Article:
John Boyd’s The Last Starship from Earth (1968) is a forgettable and predictable alternative history/science fiction novel incorrectly described by some reviewers as a lost classic. The basic divergent point in history (which is only mentioned near the end) is the only redeeming feature of the work because the society he’s created becomes slightly more cohesive and realized. However, Boyd’s reliance on time-travel (a theme I rarely enjoy) in order to make the final third of the work interesting is a complete cop-out. Boyd’s prose is poor at best — I dared not count the times “atavistic” was used.
Avoid unless alternative-histories are your Holy Grail.
Brief Plot Summary (some spoilers)
Haldane IV, a brilliant young mathematician, falls in love with Helix, a vivacious young poet. In this society classes based on profession are stringently adhered to and partners (within the class) are selected by a computer. The mixing of classes is forbidden. Haldane decides to study the “mathematics of poetry” as an excuse to meet up with Helix.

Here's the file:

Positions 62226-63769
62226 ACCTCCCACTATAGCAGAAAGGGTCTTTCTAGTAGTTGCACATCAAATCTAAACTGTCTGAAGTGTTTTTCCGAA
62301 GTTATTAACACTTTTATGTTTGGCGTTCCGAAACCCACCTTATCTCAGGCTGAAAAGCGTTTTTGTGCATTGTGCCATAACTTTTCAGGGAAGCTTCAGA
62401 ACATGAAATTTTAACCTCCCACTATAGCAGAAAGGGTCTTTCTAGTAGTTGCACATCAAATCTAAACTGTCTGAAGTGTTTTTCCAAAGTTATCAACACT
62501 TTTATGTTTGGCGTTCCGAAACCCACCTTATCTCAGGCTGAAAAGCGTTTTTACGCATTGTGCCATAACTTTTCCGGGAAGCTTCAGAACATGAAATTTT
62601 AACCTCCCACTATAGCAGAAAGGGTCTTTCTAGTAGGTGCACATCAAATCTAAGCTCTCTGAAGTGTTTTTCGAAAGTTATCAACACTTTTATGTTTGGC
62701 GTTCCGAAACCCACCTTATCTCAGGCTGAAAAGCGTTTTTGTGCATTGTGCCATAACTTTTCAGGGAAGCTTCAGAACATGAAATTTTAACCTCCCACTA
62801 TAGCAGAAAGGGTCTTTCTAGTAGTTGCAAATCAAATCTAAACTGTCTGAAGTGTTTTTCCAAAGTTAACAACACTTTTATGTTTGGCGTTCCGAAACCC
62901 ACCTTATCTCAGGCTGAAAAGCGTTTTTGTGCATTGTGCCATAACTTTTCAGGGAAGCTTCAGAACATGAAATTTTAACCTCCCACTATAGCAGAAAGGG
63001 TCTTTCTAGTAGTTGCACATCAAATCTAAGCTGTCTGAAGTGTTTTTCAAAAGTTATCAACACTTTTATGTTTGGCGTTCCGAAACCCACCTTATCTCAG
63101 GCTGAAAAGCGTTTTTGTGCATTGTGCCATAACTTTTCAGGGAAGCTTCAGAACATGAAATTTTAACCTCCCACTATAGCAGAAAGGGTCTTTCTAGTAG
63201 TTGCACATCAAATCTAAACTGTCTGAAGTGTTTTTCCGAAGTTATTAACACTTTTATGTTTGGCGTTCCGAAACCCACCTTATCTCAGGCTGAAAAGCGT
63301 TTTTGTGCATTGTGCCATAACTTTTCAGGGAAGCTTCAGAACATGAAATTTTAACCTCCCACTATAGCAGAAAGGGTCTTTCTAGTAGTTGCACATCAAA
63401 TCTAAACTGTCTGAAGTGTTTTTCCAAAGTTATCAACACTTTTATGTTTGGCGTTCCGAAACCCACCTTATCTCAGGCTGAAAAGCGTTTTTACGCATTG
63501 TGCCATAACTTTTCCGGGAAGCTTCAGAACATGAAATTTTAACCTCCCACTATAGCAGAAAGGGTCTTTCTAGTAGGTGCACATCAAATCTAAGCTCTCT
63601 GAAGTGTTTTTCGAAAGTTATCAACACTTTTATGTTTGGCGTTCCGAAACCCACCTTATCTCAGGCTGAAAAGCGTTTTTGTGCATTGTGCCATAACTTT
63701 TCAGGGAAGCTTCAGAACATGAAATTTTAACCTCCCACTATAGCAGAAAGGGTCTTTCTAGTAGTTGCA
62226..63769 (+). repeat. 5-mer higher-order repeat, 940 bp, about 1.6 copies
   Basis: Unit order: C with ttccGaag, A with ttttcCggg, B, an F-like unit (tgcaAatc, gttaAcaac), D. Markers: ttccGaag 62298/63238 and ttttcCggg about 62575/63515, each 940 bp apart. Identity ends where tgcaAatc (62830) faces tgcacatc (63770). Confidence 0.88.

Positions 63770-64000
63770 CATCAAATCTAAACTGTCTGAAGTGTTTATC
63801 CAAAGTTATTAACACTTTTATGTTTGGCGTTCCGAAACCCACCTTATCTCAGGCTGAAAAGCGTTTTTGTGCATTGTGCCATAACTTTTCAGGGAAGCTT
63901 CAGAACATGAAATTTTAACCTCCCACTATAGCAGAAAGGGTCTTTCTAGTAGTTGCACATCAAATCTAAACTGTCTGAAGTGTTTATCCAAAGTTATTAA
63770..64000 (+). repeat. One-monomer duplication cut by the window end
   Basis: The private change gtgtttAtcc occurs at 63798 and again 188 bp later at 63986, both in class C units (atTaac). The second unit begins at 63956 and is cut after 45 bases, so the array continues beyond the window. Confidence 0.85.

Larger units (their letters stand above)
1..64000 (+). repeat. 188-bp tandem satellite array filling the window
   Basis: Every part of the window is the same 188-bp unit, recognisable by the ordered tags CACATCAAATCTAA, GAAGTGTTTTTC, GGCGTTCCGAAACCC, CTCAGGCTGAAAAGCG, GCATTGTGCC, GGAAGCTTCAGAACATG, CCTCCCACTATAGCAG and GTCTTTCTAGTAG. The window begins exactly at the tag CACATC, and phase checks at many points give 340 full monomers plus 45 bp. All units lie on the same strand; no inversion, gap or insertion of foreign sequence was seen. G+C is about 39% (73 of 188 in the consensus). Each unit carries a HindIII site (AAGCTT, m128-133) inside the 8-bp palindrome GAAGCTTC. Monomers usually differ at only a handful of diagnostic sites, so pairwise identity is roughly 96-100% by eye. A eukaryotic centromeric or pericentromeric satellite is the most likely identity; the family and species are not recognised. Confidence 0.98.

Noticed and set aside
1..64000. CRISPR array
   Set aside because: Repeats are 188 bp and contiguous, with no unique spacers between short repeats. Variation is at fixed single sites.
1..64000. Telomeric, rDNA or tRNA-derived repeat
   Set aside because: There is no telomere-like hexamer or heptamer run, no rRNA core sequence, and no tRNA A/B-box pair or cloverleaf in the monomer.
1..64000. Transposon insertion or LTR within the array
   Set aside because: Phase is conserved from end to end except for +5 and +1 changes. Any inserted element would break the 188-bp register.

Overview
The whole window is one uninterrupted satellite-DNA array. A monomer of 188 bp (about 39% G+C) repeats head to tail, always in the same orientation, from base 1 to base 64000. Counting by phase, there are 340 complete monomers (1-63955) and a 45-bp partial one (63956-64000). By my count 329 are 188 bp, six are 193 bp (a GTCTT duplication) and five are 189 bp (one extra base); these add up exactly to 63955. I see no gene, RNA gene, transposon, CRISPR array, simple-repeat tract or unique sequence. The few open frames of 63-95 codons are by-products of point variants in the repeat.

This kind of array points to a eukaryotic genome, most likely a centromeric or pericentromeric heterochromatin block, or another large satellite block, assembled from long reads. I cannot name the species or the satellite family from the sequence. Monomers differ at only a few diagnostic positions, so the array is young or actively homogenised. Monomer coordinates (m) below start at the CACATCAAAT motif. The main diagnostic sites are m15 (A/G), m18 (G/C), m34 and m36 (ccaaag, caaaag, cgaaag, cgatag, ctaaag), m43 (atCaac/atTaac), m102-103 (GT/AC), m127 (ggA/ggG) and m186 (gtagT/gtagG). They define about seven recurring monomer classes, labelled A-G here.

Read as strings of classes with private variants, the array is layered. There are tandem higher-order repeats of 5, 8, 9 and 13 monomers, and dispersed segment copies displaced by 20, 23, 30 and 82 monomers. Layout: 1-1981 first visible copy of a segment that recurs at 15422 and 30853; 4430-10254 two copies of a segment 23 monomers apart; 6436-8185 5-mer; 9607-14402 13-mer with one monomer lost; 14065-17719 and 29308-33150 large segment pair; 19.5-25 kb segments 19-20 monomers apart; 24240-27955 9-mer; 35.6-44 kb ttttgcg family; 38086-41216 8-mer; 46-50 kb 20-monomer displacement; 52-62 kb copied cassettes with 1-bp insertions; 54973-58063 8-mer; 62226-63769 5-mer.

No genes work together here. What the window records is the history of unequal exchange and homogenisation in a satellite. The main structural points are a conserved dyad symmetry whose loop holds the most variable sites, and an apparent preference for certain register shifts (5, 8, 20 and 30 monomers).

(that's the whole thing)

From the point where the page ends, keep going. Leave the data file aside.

Haldane’s Earth is divergent from our own at at crucial point in history — Jesus. Instead of dying, Jesus leads a victorious revolt against the Romans. Here’s Boyd’s only redeeming concept — Christianity re-conceptualized as a religion of might/destruction instead of a religion based on self-sacrifice. Also sometime in the past a famous mathematician (a godlike figure for the class of mathematicians) constructed a computer program which serves as the Pope.
Helix and Haldane’s love is doomed and they are caught and tried. The events leading up to the trial when Haldane is interviewed by a church official, a mathematician, a lawyer, a sociologist, and a psychologist are the brightest points in the novel.
Haldane is sent to Hell (an dark ice world) in “the last starship from Earth” and discovers an utopian group of convicts who have set up a secret society. Then the novel is quickly inundated with a deluge of hokey plot twists which fail to deliver any surprise because the characters are lifeless and dull.
If you haven’t read Read Philip K. Dick’s vastly superior The Man in the High Castle (1962) — one of the all time best alt-history/sci-fi novels — pick up a copy NOW. Stay away from Boyd’s PKD inspired but laborious and un-involving cavalcade of silly plot twists.
As often happens, the most unusual and fascinating ideas — a reconceptualizing of Christianity, etc — are only slightly touched on. What remains are skeletal piles of ideas held together by wholly insipid prose and cardboard characters.